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Description 6

The US State Washington D.C. occupies 158 m², about 0,01 % of the total territory of the USA of 9,148,020 m². The total population of the US State Washington D.C. with 693,972 inhabitants (in 2017) has already increased by 21,31 % in this millennium. Almost 40 years ago there were 55,639 fewer people. The capital Washington alone has 702,455 inhabitants.


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Description 7

District of Columbia, federal district (2010 pop. 601,723, a 5.2% increase in population since the 2000 census), 69 sq mi (179 sq km), on the east bank of the Potomac River, coextensive with the city of Washington, D.C. (the capital of the United States). The District was established by congressional acts of 1790 and 1791 and selected by George Washington. It was originally a 10-mi (16.1-km) square (100 sq mi/259 sq km), with Maryland and Virginia granting land on each side of the river, including Georgetown, Md., and Alexandria , Va. The " Federal City " was laid out at its center. Alexandria was returned to Virginia in 1847. The city continued to grow on the east bank of the river and in 1878, when Georgetown became a part of Washington (although it continued to operate as a separate city until 1895), the city of Washington and the District of Columbia became one and the same. Although " Washington " is the name known throughout the world, the city is more commonly called " the District " by its own residents.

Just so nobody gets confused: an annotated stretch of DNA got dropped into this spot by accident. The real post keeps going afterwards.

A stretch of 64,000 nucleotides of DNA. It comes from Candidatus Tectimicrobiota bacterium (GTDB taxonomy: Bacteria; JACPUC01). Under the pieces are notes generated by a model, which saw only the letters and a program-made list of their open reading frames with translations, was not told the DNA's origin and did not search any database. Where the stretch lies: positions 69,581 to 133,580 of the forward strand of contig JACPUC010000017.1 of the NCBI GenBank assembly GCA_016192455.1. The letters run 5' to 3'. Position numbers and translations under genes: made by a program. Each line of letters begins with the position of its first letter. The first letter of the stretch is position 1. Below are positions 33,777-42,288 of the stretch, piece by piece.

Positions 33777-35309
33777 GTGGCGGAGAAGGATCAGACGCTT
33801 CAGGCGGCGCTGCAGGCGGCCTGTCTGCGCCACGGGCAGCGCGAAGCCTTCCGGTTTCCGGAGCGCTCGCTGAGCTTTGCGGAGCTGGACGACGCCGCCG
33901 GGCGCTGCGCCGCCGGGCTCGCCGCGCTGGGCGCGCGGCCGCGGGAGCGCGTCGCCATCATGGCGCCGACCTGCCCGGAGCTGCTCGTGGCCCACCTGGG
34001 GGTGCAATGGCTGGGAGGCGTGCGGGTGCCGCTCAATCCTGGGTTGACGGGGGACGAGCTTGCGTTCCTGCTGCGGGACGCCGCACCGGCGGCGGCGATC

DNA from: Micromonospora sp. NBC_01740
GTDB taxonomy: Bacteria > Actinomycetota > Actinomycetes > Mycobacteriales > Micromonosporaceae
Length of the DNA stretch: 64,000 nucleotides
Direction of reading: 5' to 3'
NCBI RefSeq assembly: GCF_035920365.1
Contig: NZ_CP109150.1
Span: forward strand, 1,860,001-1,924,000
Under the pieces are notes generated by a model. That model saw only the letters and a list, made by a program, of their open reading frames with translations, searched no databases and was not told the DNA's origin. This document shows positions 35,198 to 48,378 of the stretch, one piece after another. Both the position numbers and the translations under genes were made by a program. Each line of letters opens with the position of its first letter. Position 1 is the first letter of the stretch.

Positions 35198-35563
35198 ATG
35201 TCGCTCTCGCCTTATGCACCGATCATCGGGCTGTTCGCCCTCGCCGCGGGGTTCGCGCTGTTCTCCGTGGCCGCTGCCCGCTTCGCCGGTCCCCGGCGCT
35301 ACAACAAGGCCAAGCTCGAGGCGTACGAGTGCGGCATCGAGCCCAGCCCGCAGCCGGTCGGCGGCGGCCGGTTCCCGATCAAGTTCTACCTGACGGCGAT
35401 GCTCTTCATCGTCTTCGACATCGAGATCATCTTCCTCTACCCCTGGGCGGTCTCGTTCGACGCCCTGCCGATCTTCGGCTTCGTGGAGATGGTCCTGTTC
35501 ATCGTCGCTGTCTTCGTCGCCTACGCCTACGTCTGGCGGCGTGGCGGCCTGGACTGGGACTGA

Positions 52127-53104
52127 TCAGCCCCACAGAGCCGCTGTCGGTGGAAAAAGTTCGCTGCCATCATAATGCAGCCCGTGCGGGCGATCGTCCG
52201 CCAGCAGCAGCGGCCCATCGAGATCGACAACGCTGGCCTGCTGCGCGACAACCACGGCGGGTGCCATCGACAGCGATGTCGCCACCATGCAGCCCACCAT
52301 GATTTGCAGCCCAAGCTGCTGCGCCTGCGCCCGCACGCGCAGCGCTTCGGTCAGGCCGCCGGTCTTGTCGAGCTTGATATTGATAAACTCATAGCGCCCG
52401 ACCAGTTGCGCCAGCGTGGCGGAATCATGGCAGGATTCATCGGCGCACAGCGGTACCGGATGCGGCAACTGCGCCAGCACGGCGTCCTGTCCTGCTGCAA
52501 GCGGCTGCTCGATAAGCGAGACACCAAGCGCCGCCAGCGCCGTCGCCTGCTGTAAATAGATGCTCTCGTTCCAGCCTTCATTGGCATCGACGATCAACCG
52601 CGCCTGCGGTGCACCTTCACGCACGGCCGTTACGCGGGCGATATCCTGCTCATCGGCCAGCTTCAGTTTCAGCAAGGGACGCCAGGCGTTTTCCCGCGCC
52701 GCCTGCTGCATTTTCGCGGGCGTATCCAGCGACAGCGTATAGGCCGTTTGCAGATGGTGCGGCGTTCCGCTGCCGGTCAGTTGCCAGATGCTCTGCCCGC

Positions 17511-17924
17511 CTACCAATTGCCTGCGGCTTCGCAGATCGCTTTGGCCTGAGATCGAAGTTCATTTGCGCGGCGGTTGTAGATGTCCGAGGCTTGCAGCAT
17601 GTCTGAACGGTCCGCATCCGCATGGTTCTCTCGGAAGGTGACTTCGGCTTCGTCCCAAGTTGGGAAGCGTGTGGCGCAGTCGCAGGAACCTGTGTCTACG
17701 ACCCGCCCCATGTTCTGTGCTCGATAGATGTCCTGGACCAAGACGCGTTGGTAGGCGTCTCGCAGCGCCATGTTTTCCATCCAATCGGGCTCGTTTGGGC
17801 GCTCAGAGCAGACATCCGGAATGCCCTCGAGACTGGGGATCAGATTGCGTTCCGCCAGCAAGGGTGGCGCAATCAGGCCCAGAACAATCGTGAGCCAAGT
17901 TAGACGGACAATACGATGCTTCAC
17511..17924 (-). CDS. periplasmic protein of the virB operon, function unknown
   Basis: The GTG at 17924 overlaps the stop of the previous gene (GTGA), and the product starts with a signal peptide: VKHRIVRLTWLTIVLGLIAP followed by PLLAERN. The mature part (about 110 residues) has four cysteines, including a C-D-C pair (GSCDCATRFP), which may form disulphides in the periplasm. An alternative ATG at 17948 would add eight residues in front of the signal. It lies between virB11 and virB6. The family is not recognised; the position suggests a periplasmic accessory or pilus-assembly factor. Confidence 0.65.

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Description 8

Washington's metropolitan area, the country's sixth largest, had a 2017 estimated population of 6.2 million residents. All three branches of the U.S. federal government are centered in the District: Congress (legislative), president (executive), and the U.S. Supreme Court (judicial). Washington is home to many national monuments, and museums, primarily situated on or around the National Mall. The city hosts 177 foreign embassies as well as the headquarters of many international organizations, trade unions, non-profit, lobbying groups, and professional associations, including the World Bank Group, the International Monetary Fund (IMF), the Organization of American States, AARP, the National Geographic Society, the Human Rights Campaign, the International Finance Corporation, and the American Red Cross. A locally elected mayor and a 13 member council have governed the District since 1973. However, Congress maintains supreme authority over the city and may overturn local laws. D.C. residents elect a non-voting, at-large congressional delegate to the House of Representatives, but the District has no representation in the Senate. The District receives three electoral votes in presidential elections as permitted by the Twenty-third Amendment to the United States Constitution, ratified in 1961. Washington, D.C. is located in the mid-Atlantic region of the U.S. East Coast. Due to the District of Columbia retrocession, the city has a total area of 68.34 square miles (177.0 km²), of which 61.05 square miles (158.1 km²) is land and 7.29 square miles (18.9 km²) (10.67%) is water. The District is bordered by Montgomery County, Maryland to the northwest; Prince George's County, Maryland to the east; Arlington County, Virginia to the south; and Alexandria, Virginia to the west.